In addition, it is important for all providers to be aware that there is an increased risk of bleeding in patients with chronic liver disease who undergo an invasive procedure and have a platelet count below 50,000/µL. Some providers were trained before platelet thresholds were appreciated.

G&H  What are the next steps in research in this area?

SS  A next step is to see if chronic use of a medication can raise platelet counts, not to normal levels, but perhaps to above 50,000/µL, which would allow patients to undergo repeat invasive procedures over a period of time, if needed, instead of treating the patients episodically. My colleagues and I have published an article looking at repeated use of thrombopoietin receptor agonists, and found that there was no associated loss of efficacy or emergence of signature adverse events. More research is needed on repeat doses or chronic low doses in patients with chronic liver disease.

Dr Saab has been on the speakers bureau and has been an advisor for both Dova Pharmaceuticals and Shionogi.

Suggested Reading

Hidaka H, Kurosaki M, Tanaka H, et al. Lusutrombopag reduces need for platelet transfusion in patients with thrombocytopenia undergoing invasive procedures. Clin Gastroenterol Hepatol. 2019;17(6):1192-1200.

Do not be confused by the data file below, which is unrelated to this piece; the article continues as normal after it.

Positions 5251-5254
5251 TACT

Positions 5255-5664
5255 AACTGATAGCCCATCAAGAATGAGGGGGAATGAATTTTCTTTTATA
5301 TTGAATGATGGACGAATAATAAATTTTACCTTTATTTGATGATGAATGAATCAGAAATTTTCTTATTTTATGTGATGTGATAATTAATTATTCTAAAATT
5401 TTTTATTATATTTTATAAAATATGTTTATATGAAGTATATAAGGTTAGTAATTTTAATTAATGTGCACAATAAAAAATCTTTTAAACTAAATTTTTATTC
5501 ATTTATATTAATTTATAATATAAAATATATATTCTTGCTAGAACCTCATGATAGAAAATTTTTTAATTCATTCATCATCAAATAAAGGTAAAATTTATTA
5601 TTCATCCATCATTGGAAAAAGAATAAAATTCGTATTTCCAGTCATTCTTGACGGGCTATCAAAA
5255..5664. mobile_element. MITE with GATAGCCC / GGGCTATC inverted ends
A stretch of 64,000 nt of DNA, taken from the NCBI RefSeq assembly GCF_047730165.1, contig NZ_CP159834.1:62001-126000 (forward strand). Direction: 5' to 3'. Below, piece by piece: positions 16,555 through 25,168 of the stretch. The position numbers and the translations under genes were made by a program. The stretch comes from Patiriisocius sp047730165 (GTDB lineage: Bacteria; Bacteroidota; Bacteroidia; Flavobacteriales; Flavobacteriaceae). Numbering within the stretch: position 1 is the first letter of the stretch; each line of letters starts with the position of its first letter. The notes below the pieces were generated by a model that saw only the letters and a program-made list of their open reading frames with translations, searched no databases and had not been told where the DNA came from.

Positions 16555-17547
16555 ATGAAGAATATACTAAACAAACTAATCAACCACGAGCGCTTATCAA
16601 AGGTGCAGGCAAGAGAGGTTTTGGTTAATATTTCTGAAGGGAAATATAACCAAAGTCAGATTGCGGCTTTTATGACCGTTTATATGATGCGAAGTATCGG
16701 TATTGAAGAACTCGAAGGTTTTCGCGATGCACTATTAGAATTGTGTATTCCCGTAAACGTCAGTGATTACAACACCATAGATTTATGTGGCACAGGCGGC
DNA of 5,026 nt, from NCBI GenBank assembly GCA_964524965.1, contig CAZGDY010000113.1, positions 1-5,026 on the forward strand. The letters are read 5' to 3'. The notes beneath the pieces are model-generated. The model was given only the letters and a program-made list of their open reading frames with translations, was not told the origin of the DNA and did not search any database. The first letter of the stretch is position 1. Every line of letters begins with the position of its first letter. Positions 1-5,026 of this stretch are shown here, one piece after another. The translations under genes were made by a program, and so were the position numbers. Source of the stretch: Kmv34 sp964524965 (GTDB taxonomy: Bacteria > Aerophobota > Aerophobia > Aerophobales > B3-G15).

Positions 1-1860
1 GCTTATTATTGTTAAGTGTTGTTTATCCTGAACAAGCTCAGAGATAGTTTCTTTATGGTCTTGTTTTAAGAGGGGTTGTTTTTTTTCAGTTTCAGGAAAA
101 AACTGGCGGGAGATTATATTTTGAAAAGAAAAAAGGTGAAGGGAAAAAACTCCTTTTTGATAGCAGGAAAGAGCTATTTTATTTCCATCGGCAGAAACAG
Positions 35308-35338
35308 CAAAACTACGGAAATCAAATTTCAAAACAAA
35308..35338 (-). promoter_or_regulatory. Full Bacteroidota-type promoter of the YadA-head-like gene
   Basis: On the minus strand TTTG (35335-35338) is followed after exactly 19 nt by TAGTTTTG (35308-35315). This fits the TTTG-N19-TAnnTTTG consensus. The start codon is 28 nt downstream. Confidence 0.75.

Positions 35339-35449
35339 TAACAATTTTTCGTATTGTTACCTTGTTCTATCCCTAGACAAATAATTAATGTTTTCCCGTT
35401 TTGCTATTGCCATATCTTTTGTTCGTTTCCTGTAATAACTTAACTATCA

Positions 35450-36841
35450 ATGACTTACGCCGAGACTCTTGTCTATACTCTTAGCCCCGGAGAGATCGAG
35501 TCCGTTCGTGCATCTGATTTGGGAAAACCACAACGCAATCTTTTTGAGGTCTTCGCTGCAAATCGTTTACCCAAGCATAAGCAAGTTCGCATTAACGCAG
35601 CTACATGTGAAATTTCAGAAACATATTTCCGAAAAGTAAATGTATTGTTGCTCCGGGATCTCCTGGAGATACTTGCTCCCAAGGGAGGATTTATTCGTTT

Li C, Li X, Huang F, et al. Efficacy and safety of avatrombopag in patients with thrombocytopenia: a systematic review and meta-analysis of randomized controlled trials. Front Pharmacol. 2019;10:829. 

Peck-Radosavljevic M. Thrombocytopenia in chronic liver disease. Liver Int. 2017;37(6):778-793.

Peck-Radosavljevic M, Simon K, Iacobellis A, et al. Lusutrombopag for the treatment of thrombocytopenia in patients with chronic liver disease undergoing invasive procedures (L-PLUS 2) [published online February 14, 2019]. Hepatology. doi:10.1002/hep.30561. 

Saab S, Brown RS Jr. Management of thrombocytopenia in patients with chronic liver disease [published online April 22, 2019]. Dig Dis Sci. doi:10.1007/s10620-019-05615-5. 

Terrault N, Chen YC, Izumi N, et al. Avatrombopag before procedures reduces need for platelet transfusion in patients with chronic liver disease and thrombocytopenia. Gastroenterology. 2018;155(3):705-718.